CEO is a bit tied up with ongoing projects for the moment, so I decided to post in the interim. The next part of the Project Estimation series should be availabe in the next day or three.
In my daily wanderings of the web yesterday, I came across this post concerning who must drive a Service Oriented Architecture. John Crupi – who happens to be the CTO of the Enterprise Web Service Practice at Sun Microsystems – rightfully points out that this process must be driven from the top down and if you think about it, it makes quite a bit of sense*.
As a developer, I can see a great deal of potential for opening up various things and sharing information between systems. I have been down deep into the guts of applications like dotProject, Mantis, and SugarCRM and I can see lots of areas for improvements, integration, and additions. My mind initially jumps to simply wrapping the existing objects in a layer of XML and then going from there. Of course, this point of view is purely from a development standpoint.
Once I put on my customer-focused business development hat, I see an entire customer-centric workflow open before my eyes. I know that a customer wants to know the status of their project. I know that a customer wants to see where their dollars are going. It makes perfect sense. Therefore, instead of simply wrapping the objects in XML, I can take a more reasoned approach and talk about Use Cases, Workflows, and the relevant views of the information. This completely changes the results.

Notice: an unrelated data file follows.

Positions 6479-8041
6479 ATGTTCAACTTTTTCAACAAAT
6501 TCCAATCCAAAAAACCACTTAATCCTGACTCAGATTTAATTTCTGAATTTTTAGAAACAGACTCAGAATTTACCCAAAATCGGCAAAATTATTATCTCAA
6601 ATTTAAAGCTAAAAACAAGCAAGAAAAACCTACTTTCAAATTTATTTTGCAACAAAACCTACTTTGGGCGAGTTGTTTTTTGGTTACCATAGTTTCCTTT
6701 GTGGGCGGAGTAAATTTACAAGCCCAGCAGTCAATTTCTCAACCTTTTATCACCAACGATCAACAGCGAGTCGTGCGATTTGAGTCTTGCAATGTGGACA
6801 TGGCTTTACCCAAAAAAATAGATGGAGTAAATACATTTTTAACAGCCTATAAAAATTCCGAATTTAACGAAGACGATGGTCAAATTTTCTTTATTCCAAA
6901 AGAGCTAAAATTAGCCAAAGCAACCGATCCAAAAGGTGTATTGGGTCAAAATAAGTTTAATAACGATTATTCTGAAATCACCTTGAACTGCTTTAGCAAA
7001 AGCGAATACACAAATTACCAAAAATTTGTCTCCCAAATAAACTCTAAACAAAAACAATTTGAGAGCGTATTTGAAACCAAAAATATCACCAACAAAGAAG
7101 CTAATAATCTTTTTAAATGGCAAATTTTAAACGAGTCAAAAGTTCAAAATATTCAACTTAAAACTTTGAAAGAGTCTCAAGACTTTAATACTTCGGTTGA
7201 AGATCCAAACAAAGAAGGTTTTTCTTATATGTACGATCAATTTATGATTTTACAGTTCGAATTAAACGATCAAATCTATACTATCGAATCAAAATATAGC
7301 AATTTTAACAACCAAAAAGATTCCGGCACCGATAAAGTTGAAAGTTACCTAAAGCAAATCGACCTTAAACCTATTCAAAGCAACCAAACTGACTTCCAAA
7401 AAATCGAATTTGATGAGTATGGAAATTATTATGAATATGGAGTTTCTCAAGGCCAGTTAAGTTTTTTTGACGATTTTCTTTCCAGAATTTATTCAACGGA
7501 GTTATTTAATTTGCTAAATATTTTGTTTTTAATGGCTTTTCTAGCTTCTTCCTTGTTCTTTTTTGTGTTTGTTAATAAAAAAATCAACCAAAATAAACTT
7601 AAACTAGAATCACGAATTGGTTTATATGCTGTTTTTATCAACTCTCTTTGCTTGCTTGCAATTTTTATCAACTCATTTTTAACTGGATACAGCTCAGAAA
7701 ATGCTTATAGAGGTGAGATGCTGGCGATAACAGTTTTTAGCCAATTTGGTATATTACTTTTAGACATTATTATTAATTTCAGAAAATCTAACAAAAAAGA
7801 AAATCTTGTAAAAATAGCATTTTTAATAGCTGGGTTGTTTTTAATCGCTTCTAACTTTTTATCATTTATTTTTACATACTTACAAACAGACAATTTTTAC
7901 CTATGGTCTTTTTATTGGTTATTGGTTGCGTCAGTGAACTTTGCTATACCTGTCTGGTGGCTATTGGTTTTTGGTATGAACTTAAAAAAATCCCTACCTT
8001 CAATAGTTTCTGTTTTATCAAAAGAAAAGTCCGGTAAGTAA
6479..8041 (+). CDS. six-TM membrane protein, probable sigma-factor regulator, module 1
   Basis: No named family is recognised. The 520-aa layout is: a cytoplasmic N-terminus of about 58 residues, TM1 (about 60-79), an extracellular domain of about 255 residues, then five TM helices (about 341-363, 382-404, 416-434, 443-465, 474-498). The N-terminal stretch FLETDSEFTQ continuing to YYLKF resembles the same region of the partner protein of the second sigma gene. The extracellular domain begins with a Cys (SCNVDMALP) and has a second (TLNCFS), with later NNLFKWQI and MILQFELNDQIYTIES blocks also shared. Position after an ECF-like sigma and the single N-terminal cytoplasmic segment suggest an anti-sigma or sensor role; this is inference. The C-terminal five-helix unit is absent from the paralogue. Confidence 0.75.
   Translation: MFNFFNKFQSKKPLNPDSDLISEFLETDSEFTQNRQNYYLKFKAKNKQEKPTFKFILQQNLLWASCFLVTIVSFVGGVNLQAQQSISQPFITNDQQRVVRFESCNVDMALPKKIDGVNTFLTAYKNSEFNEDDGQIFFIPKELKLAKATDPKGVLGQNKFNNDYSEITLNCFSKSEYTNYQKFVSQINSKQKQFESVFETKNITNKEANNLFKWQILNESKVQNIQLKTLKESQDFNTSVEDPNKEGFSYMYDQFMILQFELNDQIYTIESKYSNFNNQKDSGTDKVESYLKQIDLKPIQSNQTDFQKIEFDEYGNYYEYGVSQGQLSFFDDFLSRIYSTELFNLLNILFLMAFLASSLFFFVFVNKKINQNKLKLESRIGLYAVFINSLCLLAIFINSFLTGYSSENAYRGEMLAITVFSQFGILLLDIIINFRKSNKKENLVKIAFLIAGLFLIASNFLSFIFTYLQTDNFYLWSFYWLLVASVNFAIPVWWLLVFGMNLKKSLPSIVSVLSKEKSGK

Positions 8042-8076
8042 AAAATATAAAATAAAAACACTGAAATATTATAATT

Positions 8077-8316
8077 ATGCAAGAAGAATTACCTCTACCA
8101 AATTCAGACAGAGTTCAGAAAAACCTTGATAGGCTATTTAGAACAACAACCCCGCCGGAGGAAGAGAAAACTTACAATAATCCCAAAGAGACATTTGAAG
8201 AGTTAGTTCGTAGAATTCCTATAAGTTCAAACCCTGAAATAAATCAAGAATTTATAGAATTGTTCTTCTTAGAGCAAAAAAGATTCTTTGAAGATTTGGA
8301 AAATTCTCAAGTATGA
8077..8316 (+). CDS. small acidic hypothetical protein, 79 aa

If I can find out what the customer wants to do, what the business users need to do, and a the flow of the process, the beginnings of an API take shape. Then I don't care how a developer makes it happen, that's up to them.
Further Reading: http://en.wikipedia.org/wiki/Service-oriented_architecture
* Yes, there are exceptions to this: Amazon, Google, et al show that sometimes developers can create functionality that features can coalesce around, but is your organization a Google?